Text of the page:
Numerous nameplates under the Ford brand were down in October, including the Bronco SUV, the Explorer SUV, the Expedition SUV, the Ranger pickup, the Transit and E-Transit cargo vans, the F-Series trucks and heavy trucks. The plants producing most of these vehicles had been on strike as a part of the UAW’s 41-day work stoppage that ended Oct. 25.

This is a small blip of data. Let’s look at some broader data.


The Economy Is Normalizing And Improving… It’s Improvalizing?

Cs Galpinshow 23

We are still in the post-pandemic times, so everyone’s trying to come back to something like normal. The pandemic period saw a sudden decrease in the availability of goods and a sudden increase in government transfer payments (i.e. stimulus aimed at giving money to individuals and households without any specific good or service rendered to the government).

Now, governments and central banks around the world are trying to slow the resulting inflation that occurred while also not tipping the world into a recession. So far, so good, at least in these United States.

I’m a big fan of the economic summaries from Cox Automotive which paint a larger economic picture and help tie that back into automotive sales. The car market does not exist in a vacuum and is both a driver (when car companies built fewer cars and prioritized higher margin vehicles this contributed to inflation) and a passenger (high interest rates are dampening sales and margins) in our economy.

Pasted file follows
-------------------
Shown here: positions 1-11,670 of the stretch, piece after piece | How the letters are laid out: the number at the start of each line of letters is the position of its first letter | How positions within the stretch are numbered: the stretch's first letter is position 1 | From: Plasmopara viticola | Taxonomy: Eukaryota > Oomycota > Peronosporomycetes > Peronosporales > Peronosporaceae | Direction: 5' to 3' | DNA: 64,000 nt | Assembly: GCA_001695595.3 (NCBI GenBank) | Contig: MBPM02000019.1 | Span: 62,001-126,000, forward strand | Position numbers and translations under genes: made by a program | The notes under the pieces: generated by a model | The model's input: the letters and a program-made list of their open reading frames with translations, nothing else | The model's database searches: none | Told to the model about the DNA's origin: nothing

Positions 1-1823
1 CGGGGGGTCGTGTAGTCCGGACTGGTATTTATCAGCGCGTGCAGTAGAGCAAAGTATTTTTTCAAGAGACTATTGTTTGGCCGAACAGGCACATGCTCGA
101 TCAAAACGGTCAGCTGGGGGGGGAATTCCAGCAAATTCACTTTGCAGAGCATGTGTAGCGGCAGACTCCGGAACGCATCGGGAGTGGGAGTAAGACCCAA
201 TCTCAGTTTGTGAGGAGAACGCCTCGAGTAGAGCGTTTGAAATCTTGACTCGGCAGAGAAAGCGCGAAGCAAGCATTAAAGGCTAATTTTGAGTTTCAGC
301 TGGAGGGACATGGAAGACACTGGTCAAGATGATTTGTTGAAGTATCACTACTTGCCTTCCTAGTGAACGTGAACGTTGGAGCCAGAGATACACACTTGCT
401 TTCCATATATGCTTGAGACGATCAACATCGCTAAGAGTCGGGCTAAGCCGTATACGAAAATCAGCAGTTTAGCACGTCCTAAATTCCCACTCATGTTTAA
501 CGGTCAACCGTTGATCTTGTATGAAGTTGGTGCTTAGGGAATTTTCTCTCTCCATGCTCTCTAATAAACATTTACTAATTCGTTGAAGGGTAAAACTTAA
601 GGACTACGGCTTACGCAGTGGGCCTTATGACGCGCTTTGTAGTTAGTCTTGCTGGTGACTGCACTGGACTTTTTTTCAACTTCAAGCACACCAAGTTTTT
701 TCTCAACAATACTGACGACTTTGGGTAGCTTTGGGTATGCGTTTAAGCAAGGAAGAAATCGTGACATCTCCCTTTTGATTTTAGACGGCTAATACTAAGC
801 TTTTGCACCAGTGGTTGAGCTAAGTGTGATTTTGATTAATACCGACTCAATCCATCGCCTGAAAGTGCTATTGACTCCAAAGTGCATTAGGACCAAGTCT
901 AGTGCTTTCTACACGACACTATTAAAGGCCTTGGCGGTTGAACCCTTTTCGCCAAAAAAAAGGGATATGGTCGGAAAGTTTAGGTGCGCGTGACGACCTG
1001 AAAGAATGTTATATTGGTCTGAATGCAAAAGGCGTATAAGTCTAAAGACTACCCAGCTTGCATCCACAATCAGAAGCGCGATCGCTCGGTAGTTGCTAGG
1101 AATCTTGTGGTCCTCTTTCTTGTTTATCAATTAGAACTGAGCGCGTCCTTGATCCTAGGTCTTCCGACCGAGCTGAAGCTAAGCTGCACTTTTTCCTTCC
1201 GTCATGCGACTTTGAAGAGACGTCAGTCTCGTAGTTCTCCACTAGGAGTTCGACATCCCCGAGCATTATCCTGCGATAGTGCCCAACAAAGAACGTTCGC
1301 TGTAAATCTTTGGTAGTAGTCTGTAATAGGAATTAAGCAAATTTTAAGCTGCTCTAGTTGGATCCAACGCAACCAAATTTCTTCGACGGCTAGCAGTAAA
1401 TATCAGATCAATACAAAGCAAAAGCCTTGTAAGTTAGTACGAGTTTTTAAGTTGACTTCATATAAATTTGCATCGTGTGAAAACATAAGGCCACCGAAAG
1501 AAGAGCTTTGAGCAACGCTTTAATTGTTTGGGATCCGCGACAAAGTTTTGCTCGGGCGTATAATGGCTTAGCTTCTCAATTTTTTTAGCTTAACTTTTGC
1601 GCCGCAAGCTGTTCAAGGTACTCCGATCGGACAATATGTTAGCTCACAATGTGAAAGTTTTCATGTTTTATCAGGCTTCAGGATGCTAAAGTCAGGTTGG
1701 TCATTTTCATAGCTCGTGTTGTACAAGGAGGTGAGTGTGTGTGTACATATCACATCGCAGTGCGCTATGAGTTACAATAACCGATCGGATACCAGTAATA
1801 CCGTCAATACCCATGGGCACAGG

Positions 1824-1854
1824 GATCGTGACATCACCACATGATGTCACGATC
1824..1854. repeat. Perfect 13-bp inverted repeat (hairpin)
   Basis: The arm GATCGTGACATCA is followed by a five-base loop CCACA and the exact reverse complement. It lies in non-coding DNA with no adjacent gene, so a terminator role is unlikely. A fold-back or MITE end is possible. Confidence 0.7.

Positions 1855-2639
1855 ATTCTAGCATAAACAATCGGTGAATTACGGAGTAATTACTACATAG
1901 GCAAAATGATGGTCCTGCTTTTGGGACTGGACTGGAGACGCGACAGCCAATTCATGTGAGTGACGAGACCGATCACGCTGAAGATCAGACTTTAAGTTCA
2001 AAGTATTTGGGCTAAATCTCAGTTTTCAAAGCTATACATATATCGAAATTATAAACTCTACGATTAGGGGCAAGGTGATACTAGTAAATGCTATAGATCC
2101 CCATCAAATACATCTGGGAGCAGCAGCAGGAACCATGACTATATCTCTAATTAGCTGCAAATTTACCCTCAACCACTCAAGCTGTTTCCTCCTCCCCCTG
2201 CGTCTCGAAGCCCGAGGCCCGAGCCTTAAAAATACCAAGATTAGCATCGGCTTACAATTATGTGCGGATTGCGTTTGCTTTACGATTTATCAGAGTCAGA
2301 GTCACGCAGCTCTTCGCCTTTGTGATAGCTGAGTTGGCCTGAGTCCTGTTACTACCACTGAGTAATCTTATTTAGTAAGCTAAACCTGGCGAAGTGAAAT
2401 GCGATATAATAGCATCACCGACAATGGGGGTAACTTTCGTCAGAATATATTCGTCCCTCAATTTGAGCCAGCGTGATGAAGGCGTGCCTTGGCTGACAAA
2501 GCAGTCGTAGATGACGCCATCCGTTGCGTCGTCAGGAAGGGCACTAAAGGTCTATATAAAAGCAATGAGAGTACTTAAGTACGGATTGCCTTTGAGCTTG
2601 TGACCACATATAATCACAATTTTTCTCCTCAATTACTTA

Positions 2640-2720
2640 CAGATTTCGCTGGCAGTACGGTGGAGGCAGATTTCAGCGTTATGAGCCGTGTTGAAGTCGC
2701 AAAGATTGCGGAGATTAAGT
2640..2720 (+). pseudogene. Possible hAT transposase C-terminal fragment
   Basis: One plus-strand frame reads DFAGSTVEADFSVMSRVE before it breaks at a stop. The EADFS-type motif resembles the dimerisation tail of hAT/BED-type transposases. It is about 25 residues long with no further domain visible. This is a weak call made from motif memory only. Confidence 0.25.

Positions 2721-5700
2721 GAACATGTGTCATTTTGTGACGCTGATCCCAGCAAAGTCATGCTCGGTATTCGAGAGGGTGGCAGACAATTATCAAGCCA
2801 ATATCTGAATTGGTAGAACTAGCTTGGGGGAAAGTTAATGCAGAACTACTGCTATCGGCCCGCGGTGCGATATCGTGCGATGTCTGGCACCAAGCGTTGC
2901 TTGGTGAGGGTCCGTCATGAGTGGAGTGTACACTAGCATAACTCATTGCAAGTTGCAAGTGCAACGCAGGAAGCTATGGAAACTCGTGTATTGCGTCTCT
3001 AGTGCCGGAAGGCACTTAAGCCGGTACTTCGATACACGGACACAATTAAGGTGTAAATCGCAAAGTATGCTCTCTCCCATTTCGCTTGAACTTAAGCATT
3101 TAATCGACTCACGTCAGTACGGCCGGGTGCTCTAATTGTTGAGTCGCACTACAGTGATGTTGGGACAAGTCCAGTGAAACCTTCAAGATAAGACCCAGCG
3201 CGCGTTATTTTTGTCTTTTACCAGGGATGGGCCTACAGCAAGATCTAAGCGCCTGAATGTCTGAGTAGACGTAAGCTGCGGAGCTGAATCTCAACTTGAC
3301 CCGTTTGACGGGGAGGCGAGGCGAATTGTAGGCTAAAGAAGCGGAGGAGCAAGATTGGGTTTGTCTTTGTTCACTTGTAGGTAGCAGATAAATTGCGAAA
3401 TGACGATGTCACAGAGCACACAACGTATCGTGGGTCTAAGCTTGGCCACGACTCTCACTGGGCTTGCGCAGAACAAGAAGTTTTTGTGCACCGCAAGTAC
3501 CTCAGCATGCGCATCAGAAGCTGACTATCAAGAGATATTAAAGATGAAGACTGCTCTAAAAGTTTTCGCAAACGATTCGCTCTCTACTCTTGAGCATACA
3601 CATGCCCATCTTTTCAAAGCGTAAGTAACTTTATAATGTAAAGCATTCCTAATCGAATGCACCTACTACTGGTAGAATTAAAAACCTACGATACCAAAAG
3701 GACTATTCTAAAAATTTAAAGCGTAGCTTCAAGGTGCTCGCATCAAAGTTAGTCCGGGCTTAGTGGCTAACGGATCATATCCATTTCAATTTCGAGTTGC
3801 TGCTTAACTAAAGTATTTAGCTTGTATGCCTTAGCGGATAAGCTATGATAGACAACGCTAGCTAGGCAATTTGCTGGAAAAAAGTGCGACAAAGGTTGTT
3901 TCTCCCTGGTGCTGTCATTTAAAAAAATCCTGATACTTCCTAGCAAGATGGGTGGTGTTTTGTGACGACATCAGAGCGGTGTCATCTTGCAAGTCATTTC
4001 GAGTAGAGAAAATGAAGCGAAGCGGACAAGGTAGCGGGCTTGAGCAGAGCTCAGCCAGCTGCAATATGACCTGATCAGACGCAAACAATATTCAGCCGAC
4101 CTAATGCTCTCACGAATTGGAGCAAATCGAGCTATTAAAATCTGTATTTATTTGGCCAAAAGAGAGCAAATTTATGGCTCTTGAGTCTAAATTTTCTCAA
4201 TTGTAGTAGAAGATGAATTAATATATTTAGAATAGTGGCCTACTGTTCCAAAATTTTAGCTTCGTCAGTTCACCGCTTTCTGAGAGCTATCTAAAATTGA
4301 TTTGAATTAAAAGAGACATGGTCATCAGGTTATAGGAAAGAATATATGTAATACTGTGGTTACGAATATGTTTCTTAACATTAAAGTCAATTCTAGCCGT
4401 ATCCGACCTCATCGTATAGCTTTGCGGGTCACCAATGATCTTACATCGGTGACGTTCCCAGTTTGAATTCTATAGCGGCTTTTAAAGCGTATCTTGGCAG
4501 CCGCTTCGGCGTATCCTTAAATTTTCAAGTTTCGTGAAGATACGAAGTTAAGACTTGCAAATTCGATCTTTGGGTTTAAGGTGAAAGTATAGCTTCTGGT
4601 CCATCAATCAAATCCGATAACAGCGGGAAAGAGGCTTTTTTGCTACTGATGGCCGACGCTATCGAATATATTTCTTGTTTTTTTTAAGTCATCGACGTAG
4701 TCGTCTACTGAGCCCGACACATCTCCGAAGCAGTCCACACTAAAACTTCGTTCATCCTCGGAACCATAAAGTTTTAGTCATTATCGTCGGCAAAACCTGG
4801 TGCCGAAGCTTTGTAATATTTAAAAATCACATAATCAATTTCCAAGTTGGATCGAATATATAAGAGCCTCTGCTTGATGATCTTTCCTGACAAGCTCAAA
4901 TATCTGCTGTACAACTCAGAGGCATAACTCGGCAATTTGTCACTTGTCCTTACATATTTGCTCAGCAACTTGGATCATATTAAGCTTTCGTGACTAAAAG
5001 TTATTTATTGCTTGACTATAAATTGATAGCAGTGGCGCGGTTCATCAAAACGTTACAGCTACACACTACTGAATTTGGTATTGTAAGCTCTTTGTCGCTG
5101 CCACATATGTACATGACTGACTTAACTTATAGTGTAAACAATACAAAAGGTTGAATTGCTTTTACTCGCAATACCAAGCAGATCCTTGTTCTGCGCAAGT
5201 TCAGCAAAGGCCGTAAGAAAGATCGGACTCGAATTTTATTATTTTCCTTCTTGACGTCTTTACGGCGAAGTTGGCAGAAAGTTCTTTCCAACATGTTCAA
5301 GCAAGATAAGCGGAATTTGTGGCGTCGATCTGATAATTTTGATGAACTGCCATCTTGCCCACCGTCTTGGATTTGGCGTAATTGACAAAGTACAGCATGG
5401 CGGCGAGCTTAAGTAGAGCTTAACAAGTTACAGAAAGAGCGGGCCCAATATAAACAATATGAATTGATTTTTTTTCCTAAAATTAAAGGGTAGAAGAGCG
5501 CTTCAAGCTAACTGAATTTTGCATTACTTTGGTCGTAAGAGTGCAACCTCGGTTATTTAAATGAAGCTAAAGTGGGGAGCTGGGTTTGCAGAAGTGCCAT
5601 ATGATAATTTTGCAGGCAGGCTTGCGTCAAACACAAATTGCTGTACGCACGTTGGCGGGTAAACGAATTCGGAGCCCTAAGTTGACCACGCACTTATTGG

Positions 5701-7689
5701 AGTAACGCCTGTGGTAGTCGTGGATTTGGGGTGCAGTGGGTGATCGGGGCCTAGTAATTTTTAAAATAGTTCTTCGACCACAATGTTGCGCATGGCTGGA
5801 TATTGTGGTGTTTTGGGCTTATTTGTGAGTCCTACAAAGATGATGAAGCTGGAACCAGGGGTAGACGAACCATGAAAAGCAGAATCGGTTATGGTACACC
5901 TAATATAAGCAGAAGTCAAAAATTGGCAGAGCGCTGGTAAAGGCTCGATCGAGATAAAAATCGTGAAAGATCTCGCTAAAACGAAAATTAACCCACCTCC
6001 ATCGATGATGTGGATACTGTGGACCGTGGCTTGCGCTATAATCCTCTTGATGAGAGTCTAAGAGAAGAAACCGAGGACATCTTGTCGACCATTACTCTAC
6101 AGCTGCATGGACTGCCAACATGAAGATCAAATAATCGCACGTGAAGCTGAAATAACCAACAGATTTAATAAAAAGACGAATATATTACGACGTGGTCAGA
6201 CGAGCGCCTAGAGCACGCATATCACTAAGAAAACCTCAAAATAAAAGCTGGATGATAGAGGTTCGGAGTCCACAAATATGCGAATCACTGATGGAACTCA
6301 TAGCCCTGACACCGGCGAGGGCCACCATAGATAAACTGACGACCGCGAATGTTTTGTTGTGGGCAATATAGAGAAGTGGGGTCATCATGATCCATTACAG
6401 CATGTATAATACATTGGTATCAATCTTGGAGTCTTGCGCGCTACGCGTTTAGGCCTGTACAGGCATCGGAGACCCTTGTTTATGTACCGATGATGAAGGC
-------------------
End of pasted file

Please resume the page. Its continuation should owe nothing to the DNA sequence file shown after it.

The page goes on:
So what’s the latest report say?


Economic growth for the third quarter was revised up in the latest estimate to the strongest in almost two years. Accelerating growth in consumer spending was a major driver of the growth, but the opposite is happening in the fourth quarter.


The Personal Consumption Expenditure Index (PCE), the key gauge of inflation that the Fed follows for adjusting interest rates, was unchanged in October and was lower than expected. Overall price inflation, according to the PCE, fell to 3.0% in October compared with a year ago and from 3.4% in September, while the core inflation rate declined to 3.5% from 3.7% in September.

PCE measures of inflation are at the lowest year-over-year levels since the spring of 2021. Factoring in inflation, real spending increased 0.2% in October, decelerating from a downwardly revised 0.3% in September.